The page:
“You know Washington politicians could learn a lot from the folks in small town Alabama, but Doug Jones … he’s too liberal to teach them,” Tuberville added.
Polls consistently show that term limits are popular with people across both political parties, but the U.S. Supreme Court has ruled that imposing term limits would be adding a qualification to be a member of Congress and that can only be done by constitutional amendment.
It is an unspoken truth that when Americans send someone to Congress they never come back. They either keep getting re-elected like Alabama’s own Sen. Richard Shelby, who is in his sixth term in the Senate after four terms in the U.S. House of Representatives. On the other hand, they may become lobbyists getting paid to influence their colleagues on behalf of corporations, foreign governments or some well funded non-government organization.
Tuberville said he would ban that practice.
A balanced budget amendment almost passed in the 1980s and again in the 1990s.
Since that failure, Congress has increasingly passed bigger and bigger budget deficits. The U.S. government borrowed more money during the eight years of President George W. Bush’s presidency than the government had borrowed in the first 224 years of the country combined.
President Barack Obama followed and the TARP program propped up the post-Great Recession economy. Rather than cutting the deficit, President Donald Trump invested billions in the military and a tax cut without cutting domestic spending. The 2020 coronavirus crisis has further grown the budget.
The government has borrowed trillions to prop up the economy and provide stimulus while investing billions into medical research and treating the virus victims. Congress is currently debating a fifth stimulus package that would add more to the deficit.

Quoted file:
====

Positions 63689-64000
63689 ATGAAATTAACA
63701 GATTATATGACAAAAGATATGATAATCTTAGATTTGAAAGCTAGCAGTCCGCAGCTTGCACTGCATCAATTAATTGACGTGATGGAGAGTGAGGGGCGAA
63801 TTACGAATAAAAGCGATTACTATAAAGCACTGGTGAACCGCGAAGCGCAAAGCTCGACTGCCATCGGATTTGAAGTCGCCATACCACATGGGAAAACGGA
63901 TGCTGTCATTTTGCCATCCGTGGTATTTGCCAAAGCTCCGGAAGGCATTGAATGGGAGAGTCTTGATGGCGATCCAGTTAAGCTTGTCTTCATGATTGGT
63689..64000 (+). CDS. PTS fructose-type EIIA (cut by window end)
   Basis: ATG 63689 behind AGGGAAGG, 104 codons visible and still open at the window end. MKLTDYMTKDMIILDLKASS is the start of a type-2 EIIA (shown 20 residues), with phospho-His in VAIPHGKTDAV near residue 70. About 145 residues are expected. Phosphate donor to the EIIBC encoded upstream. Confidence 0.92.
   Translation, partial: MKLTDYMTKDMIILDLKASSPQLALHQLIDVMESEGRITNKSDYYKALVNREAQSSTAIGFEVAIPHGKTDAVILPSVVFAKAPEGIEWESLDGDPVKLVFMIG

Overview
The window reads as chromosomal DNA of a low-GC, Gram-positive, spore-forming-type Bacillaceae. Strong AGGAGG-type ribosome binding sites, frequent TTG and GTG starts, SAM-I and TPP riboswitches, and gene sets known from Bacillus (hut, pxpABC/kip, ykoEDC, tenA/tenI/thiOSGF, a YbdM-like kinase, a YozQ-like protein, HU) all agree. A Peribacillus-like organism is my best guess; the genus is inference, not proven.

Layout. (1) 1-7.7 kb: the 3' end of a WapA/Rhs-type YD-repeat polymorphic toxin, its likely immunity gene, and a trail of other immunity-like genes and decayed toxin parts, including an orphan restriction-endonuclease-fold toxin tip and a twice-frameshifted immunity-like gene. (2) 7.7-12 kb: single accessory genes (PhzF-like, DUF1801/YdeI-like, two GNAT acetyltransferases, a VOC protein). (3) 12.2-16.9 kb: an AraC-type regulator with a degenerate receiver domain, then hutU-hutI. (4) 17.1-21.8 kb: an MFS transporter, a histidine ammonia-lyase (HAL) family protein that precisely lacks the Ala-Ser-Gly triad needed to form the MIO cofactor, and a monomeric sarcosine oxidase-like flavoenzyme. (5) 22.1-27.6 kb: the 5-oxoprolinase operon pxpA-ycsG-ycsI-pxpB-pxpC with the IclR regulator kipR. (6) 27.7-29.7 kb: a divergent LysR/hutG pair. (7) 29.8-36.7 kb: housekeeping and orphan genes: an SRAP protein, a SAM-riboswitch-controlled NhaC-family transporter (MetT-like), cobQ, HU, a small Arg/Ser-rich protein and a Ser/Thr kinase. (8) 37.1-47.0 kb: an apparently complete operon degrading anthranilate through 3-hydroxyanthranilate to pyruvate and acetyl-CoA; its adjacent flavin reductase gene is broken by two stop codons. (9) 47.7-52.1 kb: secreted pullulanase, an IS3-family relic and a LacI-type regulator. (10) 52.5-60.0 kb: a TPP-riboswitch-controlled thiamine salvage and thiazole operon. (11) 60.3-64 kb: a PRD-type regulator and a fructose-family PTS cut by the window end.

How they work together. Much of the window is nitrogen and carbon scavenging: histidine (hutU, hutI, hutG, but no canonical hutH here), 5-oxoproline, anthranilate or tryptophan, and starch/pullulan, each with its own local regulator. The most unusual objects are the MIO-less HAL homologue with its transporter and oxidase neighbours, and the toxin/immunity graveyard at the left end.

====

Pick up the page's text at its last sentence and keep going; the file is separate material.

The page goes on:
Both a balanced budget amendment and a term limits amendment would have to be ratified by the states if passed by Congress. Tuberville is challenging incumbent Sen. Doug Jones, D-Alabama.
House passes General Fund Budget
By Brandon Moseley
Alabama Political Reporter
The Alabama House of Representatives passed the state General Fund Budget on Tuesday.
The General Fund Budget for the 2019 fiscal year is Senate Bill 178. It is sponsored by Sen. Trip Pittman, R-Montrose. State Rep. Steve Clouse, R-Ozark, carried the budget on the House floor. Clouse chairs the House Ways and Means General Fund Committee.
Clouse said, “Last year we monetized the BP settlement money and held over $97 million to this year.”
Clouse said that the state is still trying to come up with a solution to the federal lawsuit over the state prisons. The Governor’s Office has made some progress after she took over from Gov. Robert Bentley. The supplemental we just passed added $30 million to prisons.
The budget adds $50 million to the Department of Corrections.
Clouse said that the budget increased the money for prisons by $55,680,000 and includes $4.8 million to buy the privately-owned prison facility in Perry County.
Clouse said that the budget raises funding for the judicial system and raises the appropriation for the Forensic Sciences to $11.7 million.
The House passed a committee substitute so the Senate is either going to have to concur with the changes made by the House or a conference committee will have to be appointed. Clouse told reporters that he hoped that it did not have to go to conference.
Clouse said that the budget had added $860,000 to hire more Juvenile Probation Officers. After talking to officials with the court system that was cut in half in the amendment. The amendment also includes some wording the arbiters in the court lawsuit think we need.
The state General Fund Budget, SB178, passed 98-1.
Both budgets have now passed the Alabama House of Representatives.
The 2019 fiscal year begins on Oct. 1, 2018.
In addition to the SGF, the House also passed a supplemental appropriation for the current 2018 budget year. SB175 is also sponsored by Pittman and was carried by Clouse on the floor of the House.
SB175 includes $30 million in additional 2018 money for the Department of Corrections. The Departmental Emergency Fund, the Examiners of Public Accounts, the Insurance Department and Forensic Sciences received additional money.